The first is increasing geopolitical contestation, particularly between the US and China. We have talked about that a lot about that in these last two days. This rivalry affects every country and region in the world. I believe neither the US nor China seeks conflict. But the issues that divide them are deep. Increasingly each sees the other as an adversary. And the risk of accidents and miscalculation is ever present, especially in dangerous hotspots like the Taiwan Strait. This worries Asian countries a lot. We are close to ground zero. We will be impacted economically too. “De-risking” is understandable, but “de-risking” is risky and costly. It may result in bifurcation, and it will likely have more than just economic consequences. But the picture is not all gloomy. Because while different countries will align more closely with one side or the other, nearly all still want to be friends with both.

Third, countries will pursue policies that maximise their freedom of action, and hence they will work hard to keep regional cooperation going, and also to keep the region open to prevent it from becoming a closed bloc, in rivalry with blocs in other parts of the world. It will be a more complex region no doubt, but it is not likely to be a region split between two camps.

Secondly, regionally within Asia, we have our fair share of difficult issues to deal with. We all wish to cooperate, win-win, mutually accommodating peacefully, with the greater good and greater number at heart. But doing it is not so simple. Sometimes between two countries there will be difficult issues, like the dispute over the Diaoyu/Senkaku Islands between China and Japan. Sometimes, it will involve more parties, like the South China Sea, where maritime claims of several ASEAN countries and China overlap. Even between ASEAN members, while relations are generally good, there exist some difficult bilateral issues. For example, border issues, or maritime disputes, which will be politically and practically difficult to resolve.

So Asian countries need to insulate their overall relations from these specific difficulties, build mutual trust, and continue to cooperate pragmatically for mutual benefit. It is happening to some extent, for example, Japan and Korea are working hard to put their historical differences behind them. Or China and Australia, who do not see eye-to-eye on strategic issues, but they also have a deep economic relationship. And I am happy to see that their ties are currently improving – China has lifted tariffs on Australian barley exports, and I am told have just recently removed barriers to Australian hay exports. So even countries that are not like-minded allies need to learn to cooperate and co-exist with one another.

The third challenge is the growing mood of nationalism and protectionism. Globalisation is in retreat. Trade and investment flows are increasingly being organised not just by economic logic, but by geopolitical orientation and national security imperatives. Countries are increasingly intervening in their economies to protect or subsidise industries, and disregarding rules of international trade in the name of resilience and self-reliance. Inevitably, others respond in kind, which distorts markets, leads to escalating rounds of state support and protection, and leaves everyone worse off. It is a global trend and it affects our region too. It happens to listing products when you are under pressure – food exports for example, or mineral exports, because countries say, the rules no longer strictly apply. I hog what I have, I develop my downstream industries, whether or not it makes economic sense. Or green energy, where the rules have not yet been developed. But if we do not develop rules, I think we will be missing out on a great opportunity to cooperate, to deal with climate change. So, governments need to push against this, to seek greater security and well-being collectively and not just individually.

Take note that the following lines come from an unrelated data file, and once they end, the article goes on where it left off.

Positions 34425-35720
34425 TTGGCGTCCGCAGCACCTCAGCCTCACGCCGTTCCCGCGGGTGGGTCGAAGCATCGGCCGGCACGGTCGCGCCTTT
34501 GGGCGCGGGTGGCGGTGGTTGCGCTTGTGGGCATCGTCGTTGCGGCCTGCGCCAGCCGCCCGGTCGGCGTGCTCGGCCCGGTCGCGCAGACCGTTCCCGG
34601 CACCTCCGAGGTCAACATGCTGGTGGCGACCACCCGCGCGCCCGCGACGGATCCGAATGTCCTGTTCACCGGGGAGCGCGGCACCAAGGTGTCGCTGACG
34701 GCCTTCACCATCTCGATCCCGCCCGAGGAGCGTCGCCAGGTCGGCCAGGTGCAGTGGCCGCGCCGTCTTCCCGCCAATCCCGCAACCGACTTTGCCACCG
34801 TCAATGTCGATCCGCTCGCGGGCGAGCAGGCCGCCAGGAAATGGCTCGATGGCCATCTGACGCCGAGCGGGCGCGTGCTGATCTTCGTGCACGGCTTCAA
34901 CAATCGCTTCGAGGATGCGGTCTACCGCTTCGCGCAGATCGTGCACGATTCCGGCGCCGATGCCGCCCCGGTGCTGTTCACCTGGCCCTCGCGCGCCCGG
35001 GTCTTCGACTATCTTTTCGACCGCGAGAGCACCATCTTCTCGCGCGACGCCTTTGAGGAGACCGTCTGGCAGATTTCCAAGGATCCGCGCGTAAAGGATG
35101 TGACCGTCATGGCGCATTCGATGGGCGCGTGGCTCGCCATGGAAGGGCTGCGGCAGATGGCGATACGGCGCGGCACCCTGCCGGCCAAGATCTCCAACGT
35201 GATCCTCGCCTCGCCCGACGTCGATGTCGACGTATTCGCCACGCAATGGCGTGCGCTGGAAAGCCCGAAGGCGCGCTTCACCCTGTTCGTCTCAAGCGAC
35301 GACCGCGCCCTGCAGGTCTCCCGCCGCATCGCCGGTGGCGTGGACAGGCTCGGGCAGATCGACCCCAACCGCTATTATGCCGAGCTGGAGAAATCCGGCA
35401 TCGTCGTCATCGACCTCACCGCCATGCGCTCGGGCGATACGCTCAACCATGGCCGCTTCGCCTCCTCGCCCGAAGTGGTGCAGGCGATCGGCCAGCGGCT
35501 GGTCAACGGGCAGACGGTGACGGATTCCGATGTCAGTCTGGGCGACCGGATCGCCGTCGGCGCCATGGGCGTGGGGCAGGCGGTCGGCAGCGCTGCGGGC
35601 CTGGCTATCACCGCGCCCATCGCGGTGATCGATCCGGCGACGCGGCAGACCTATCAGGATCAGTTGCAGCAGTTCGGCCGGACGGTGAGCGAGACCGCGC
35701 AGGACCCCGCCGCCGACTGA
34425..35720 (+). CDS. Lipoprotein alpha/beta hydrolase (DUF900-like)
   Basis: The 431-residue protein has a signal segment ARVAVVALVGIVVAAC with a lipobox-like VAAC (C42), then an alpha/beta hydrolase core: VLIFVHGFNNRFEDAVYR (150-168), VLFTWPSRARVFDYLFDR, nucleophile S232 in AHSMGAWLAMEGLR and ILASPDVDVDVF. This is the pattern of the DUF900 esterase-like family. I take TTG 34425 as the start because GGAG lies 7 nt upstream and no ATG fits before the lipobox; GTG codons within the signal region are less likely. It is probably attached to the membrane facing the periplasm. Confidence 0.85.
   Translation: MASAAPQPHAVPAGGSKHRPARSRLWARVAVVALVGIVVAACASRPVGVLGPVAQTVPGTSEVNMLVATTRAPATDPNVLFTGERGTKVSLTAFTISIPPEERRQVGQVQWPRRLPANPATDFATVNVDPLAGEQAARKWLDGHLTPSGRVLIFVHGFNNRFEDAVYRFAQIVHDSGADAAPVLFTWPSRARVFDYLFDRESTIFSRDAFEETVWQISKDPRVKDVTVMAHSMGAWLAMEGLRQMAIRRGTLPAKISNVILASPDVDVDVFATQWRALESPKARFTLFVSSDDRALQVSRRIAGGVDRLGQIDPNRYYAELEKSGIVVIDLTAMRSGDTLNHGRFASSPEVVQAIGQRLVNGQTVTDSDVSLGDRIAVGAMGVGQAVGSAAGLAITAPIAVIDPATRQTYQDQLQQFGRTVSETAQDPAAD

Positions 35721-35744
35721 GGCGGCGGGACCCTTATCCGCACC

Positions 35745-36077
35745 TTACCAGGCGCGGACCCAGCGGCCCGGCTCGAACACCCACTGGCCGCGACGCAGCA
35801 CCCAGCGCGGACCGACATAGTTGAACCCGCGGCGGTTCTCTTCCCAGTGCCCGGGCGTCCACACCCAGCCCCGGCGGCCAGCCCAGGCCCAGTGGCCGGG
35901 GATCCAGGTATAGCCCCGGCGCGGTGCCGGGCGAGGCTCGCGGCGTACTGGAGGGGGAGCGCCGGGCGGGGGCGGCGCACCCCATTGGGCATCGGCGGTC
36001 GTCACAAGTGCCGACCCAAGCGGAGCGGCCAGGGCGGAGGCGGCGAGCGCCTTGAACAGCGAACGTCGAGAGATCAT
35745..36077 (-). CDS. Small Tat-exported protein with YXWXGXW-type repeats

Conclusion

For Asia to realise its promise despite these difficulties, we all need to demonstrate a high standard of statesmanship, and strong resolve to focus on shared interests. There are still many opportunities for win-win cooperation amongst Asian countries. And there are also global problems which cannot be tackled by countries at odds with one another. Climate change, pandemic preparedness, and not least, shared peace and prosperity.

Asian countries have agency. If we can make the right choices – prioritising cooperation, strengthening multilateralism, and taking advantage of new opportunities. Then we can create the conditions for peace, security, and continued prosperity, even in this turbulent world.

Speaking for Singapore, amidst this environment internationally, it is all the more important for us to look to the future. We are preparing for leadership transition – preparing a new team to take Singapore forward into the next bound. And the younger leaders are developing a substantive national agenda in an extensive consultation exercise with the population, under what we call Forward SG, to build a more resilient and united Singapore. We are looking outward, working with our ASEAN and international partners, supporting deeper regional integration and multilateralism. We are doing all these, so that we can set the right conditions and create opportunities for our next generation.

Thank you very much.